Robert Tracinski on socialist Venezuela and the imaginings of John Lennon:
Before you judge Venezuela’s looters, consider what you would do if your children were starving. So much for “no hunger.” What about the “brotherhood of man”? Not only is looting soaring in Venezuela, but so are all forms of crime. It has gotten so far out of control that mobs of vigilantes are burning people alive in the streets over petty thefts. It turns out then when people are starving, there’s not a lot of brotherhood. Instead, they fight like dogs over a bone.
Mick Hartley quotes Nick Cohen on Venezuela’s leftist cheerleaders:
Venezuela, cried Seumas Milne in the Guardian, has “redistributed wealth and power, rejected western neoliberal orthodoxy, and challenged imperial domination.” What more could a breathless Western punter ask for? Never underestimate the power worship of those who claim to speak for the powerless, or the credulity of the supposedly wised-up critical theorist. […] The show is over now. Their fantasies fulfilled, the western tourists have left a ruined country behind without a guilty glance over their shoulder. Venezuela looks as if it has been pillaged by a hostile army, though there has been no war.
Theodore Dalrymple on charity and welfare:
Charity given as of right, for that is what the welfare state does, favours the undeserving more than the deserving, in so far as the undeserving have a capacity and even talent for generating more neediness than the deserving. (They also tend to be more vocal in their demands.) The welfare state in fact dissolves the very notion of desert, because there is no requirement that a beneficiary prove he deserves what he is legally entitled to. And where what is given is given as of right, not only will a recipient feel no gratitude for it, but it must be given without compassion — that is, without regard to any individual’s actual situation. In the welfare state, the notion of a specially deserving case is prohibited, for it implies a distinction between the deserving and the undeserving.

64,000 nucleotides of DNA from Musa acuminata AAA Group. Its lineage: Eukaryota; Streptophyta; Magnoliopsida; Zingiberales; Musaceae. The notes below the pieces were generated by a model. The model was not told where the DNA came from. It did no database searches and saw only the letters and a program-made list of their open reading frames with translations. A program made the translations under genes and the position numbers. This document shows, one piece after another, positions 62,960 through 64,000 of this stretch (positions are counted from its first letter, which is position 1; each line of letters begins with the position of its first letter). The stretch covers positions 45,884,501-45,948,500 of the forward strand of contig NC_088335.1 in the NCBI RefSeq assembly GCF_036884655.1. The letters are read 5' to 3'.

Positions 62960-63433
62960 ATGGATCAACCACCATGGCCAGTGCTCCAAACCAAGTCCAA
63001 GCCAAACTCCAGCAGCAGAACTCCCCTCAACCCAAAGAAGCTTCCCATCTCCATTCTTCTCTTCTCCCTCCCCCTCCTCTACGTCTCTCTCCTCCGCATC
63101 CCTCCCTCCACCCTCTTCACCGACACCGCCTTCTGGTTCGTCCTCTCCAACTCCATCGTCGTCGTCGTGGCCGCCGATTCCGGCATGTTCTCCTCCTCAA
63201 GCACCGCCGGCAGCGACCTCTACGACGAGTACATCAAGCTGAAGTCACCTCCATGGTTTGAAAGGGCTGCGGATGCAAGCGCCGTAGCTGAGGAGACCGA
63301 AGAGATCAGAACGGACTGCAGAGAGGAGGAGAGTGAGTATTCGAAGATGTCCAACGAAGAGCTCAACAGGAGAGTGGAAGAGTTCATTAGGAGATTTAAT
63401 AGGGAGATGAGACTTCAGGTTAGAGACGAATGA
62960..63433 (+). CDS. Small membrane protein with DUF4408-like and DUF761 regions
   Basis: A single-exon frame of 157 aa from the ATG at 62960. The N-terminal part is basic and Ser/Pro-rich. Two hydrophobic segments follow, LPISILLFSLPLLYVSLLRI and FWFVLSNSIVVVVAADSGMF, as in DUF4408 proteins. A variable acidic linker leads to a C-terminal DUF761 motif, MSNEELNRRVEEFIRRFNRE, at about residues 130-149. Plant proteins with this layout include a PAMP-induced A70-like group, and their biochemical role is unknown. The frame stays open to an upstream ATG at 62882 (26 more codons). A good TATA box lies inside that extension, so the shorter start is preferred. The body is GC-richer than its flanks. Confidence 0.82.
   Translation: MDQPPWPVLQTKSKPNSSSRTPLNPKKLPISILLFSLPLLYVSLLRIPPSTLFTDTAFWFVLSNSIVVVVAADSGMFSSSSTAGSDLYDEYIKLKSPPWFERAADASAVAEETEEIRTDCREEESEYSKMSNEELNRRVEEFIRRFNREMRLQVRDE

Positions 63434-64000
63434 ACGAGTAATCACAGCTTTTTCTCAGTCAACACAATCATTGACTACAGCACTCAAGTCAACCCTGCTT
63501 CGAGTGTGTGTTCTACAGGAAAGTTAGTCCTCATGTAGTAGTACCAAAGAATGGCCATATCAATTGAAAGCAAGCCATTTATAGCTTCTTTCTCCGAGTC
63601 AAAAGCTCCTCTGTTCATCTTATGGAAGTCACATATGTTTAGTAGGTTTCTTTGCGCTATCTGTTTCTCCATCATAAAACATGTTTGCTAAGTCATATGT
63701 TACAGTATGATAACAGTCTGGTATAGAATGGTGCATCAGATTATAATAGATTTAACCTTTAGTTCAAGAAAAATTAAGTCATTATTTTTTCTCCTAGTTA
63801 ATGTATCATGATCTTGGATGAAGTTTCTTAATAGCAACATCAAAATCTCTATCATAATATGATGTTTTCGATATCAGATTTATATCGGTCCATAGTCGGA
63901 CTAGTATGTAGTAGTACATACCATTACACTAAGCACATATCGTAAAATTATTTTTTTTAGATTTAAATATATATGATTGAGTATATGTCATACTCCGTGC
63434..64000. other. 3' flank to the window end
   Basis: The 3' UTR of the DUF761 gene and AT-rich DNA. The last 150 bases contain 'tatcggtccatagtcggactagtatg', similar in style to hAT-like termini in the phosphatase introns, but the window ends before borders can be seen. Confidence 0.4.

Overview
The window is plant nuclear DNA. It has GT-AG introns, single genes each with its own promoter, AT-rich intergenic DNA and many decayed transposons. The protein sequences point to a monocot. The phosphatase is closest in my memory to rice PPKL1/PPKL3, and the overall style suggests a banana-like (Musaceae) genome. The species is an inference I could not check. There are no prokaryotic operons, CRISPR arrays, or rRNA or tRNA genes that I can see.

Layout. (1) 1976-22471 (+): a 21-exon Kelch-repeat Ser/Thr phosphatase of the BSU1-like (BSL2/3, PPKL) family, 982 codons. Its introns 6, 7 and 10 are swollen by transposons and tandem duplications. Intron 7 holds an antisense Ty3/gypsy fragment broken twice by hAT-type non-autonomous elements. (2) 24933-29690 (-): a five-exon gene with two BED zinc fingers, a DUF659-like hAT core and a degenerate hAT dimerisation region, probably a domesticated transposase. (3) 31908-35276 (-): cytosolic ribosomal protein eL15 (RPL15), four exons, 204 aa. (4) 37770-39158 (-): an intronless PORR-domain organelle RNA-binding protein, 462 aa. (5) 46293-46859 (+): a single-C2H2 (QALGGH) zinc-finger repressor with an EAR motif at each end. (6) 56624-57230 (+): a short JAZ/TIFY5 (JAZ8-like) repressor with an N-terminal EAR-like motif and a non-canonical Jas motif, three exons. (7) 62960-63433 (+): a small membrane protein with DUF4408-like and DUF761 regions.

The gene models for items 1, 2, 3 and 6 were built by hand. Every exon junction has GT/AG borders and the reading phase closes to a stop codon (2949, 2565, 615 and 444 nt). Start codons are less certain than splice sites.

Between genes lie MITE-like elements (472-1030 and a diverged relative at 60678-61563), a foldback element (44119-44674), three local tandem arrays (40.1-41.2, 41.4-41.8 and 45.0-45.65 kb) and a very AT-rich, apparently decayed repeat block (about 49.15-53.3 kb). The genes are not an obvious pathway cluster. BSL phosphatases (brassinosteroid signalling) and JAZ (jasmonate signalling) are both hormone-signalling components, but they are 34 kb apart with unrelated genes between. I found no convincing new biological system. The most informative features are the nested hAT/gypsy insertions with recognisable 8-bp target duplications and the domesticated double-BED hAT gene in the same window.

And Katherine Timpf on sartorial innovation in the name of “social justice”:
The New Hanover County School System in North Carolina has proposed a ban on wearing tight pants in its schools because apparently “bigger girls” are getting bullied for the way that they look when they wear them.
Snug jeans and leggings would only be permissible if a looser secondary garment, say, a long shirt or dress, “covers the posterior in its entirety.” Freddie Mercury and Sir Mix-A-Lot could not be reached for comment.
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